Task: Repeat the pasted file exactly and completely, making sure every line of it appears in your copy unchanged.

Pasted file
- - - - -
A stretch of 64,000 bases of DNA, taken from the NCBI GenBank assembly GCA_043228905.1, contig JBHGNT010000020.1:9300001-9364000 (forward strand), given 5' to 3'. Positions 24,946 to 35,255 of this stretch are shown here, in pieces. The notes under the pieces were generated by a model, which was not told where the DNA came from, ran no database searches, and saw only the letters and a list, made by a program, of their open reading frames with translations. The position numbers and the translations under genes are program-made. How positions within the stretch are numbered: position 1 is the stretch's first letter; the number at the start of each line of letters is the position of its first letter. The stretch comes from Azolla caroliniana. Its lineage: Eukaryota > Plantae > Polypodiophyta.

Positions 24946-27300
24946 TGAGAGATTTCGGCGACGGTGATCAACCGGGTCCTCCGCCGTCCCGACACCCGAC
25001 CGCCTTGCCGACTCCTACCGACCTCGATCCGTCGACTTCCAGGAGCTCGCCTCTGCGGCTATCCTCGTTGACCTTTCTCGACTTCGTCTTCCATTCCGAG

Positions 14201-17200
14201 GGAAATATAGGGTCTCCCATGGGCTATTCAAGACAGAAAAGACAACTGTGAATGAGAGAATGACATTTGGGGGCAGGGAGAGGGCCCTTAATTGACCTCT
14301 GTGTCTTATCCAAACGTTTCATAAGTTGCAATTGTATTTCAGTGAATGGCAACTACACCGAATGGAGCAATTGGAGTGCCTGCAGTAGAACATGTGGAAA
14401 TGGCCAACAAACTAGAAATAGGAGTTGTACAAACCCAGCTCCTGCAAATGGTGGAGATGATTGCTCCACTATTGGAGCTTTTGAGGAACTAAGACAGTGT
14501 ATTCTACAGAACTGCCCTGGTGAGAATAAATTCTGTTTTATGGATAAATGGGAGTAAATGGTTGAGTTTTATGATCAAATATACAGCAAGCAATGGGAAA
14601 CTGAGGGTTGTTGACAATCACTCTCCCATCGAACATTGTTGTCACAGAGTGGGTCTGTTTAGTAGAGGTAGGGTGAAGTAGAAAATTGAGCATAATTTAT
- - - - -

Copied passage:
A stretch of 64,000 bases of DNA, taken from the NCBI GenBank assembly GCA_043228905.1, contig JBHGNT010000020.1:9300001-9364000 (forward strand), given 5' to 3'. Positions 24,946 to 35,255 of this stretch are shown here, in pieces. The notes under the pieces were generated by a model, which was not told where the DNA came from, ran no database searches, and saw only the letters and a list, made by a program, of their open reading frames with translations. The position numbers and the translations under genes are program-made. How positions within the stretch are numbered: position 1 is the stretch's first letter; the number at the start of each line of letters is the position of its first letter. The stretch comes from Azolla caroliniana. Its lineage: Eukaryota > Plantae > Polypodiophyta.

Positions 24946-27300
24946 TGAGAGATTTCGGCGACGGTGATCAACCGGGTCCTCCGCCGTCCCGACACCCGAC
25001 CGCCTTGCCGACTCCTACCGACCTCGATCCGTCGACTTCCAGGAGCTCGCCTCTGCGGCTATCCTCGTTGACCTTTCTCGACTTCGTCTTCCATTCCGAG

Positions 14201-17200
14201 GGAAATATAGGGTCTCCCATGGGCTATTCAAGACAGAAAAGACAACTGTGAATGAGAGAATGACATTTGGGGGCAGGGAGAGGGCCCTTAATTGACCTCT
14301 GTGTCTTATCCAAACGTTTCATAAGTTGCAATTGTATTTCAGTGAATGGCAACTACACCGAATGGAGCAATTGGAGTGCCTGCAGTAGAACATGTGGAAA
14401 TGGCCAACAAACTAGAAATAGGAGTTGTACAAACCCAGCTCCTGCAAATGGTGGAGATGATTGCTCCACTATTGGAGCTTTTGAGGAACTAAGACAGTGT
14501 ATTCTACAGAACTGCCCTGGTGAGAATAAATTCTGTTTTATGGATAAATGGGAGTAAATGGTTGAGTTTTATGATCAAATATACAGCAAGCAATGGGAAA
14601 CTGAGGGTTGTTGACAATCACTCTCCCATCGAACATTGTTGTCACAGAGTGGGTCTGTTTAGTAGAGGTAGGGTGAAGTAGAAAATTGAGCATAATTTAT